This is the kind of case that keeps the Equal Employment Opportunity Commission in business.
Pace Solano, a California organization which provides training and employment services for adults with developmental disabilities, recently agreed to pay $130,000 and implement preventative measures to settle a disability discrimination lawsuit filed by the EEOC on behalf of a woman who was refused a job at the agency because she suffered from partial paralysis in her left hand.
According to the EEOC’s lawsuit, Pace Solano withdrew its offer of an instructor position after Katrina Holly disclosed the condition during her pre-employment physical. Even though Holly successfully completed all tests and was cleared to do the job by Pace Solano’s own occupational health provider, it refused to hire Holly because of her paralysis.
Holly had applied for the job at the encouragement of a Pace Solano employee who thought she would work well with their clientele, who are people with developmental disabilities.
The EEOC claimed the employer violated the Americans With Disabilities Act by withdrawing Holly’s job offer. After attempting to reach a pre-litigation settlement through conciliation, the EEOC filed the suit (EEOC v. Pace Solano) in U.S. District Court.
Under a five-year consent decree settling the suit, Pace Solano will pay Holly $130,000. Also, the company will provide anti-discrimination training to HR and supervisory personnel; develop written policies on disability discrimination; post a notice regarding the terms of the decree; and make periodic reports to the EEOC regarding hiring and training.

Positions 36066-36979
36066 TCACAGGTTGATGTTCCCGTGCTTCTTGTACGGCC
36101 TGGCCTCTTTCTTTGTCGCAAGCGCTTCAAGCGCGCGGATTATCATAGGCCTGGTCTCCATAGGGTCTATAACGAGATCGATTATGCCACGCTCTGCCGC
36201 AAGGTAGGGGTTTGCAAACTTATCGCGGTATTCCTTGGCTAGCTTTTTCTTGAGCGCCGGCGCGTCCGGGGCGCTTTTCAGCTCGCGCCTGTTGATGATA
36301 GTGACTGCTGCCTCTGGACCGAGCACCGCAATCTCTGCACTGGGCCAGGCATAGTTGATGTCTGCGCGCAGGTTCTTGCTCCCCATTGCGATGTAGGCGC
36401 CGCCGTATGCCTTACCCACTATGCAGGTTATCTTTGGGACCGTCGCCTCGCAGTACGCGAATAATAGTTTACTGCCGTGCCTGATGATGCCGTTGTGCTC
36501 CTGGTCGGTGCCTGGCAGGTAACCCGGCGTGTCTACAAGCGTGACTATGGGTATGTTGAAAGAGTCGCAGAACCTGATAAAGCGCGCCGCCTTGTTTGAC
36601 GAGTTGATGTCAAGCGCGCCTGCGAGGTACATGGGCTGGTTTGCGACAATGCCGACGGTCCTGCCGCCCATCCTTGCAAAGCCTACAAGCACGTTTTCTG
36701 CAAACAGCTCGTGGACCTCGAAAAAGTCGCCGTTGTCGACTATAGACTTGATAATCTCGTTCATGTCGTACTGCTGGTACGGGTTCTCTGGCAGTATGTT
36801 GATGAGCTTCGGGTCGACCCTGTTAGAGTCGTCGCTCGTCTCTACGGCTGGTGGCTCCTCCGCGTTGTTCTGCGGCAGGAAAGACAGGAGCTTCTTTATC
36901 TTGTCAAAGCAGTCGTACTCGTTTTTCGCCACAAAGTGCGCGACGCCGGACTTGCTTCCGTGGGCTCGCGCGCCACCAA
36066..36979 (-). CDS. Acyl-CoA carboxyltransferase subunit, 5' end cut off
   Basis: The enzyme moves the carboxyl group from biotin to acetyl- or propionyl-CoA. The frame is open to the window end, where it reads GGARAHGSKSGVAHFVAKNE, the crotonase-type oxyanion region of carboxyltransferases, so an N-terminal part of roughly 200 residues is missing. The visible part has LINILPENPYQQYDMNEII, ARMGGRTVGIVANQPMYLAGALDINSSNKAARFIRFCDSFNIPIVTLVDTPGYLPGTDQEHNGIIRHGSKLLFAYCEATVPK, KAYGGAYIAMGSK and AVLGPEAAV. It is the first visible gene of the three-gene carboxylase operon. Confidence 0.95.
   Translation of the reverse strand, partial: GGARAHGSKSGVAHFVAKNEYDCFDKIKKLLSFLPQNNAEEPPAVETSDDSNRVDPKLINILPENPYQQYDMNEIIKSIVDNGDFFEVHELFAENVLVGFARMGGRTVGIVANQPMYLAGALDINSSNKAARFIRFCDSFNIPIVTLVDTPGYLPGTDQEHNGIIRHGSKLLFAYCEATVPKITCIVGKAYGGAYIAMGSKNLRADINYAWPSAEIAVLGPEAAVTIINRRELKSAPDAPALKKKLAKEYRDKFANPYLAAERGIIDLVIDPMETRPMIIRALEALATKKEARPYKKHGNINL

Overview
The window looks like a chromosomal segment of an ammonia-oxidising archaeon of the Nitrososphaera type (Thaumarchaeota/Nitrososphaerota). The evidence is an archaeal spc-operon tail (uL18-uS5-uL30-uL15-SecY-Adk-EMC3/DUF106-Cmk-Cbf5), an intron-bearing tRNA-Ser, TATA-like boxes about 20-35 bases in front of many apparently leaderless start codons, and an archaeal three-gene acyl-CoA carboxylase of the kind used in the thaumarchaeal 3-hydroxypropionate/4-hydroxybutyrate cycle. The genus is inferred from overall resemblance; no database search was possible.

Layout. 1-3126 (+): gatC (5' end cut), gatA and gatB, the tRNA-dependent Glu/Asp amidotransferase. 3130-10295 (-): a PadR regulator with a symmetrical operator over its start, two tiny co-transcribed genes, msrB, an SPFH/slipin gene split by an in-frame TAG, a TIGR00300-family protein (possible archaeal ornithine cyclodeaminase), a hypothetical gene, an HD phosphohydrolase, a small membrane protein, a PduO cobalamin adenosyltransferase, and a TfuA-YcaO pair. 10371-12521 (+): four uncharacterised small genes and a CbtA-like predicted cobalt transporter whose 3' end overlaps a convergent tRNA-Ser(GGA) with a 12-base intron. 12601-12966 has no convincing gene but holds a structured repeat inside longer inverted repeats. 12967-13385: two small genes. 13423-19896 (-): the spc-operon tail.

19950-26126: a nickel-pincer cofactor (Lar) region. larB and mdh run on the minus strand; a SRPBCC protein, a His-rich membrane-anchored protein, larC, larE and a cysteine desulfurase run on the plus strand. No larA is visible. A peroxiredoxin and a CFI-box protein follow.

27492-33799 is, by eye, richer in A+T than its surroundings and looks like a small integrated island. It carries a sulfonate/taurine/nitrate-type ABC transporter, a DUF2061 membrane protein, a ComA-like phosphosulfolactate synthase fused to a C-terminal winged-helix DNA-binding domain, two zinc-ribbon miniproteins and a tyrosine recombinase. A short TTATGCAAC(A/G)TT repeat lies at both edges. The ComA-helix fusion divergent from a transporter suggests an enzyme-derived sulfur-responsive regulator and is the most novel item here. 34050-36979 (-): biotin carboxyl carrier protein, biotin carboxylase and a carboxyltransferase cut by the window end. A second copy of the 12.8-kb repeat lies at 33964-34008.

Not a one-time deal
Unfortunately, this isn’t the first time companies that should know better have gotten into this kind of trouble.
Earlier this year, we ran a story about The Scooter Store, “America’s leading supplier of power mobility solutions” such as wheelchairs, which settled a disability bias claim with — who else? — a disabled former employee.
Mobility manager James Sherman claimed that the company failed to grant his request for a reasonable accommodation when he needed to take a temporary leave of absence due to psoriatic arthritis.
Sherman claimed that not only did the company not attempt to accommodate him, but it also then fired him.
Sherman went to the Equal Employment Opportunity Commission, which filed a disability lawsuit on his behalf against The Scooter Store.
The company decided to settle for $99,000. In addition, The Scooter Store will:
- modify its leave policy to comply with the ADA, and
- train staff on anti-discrimination law.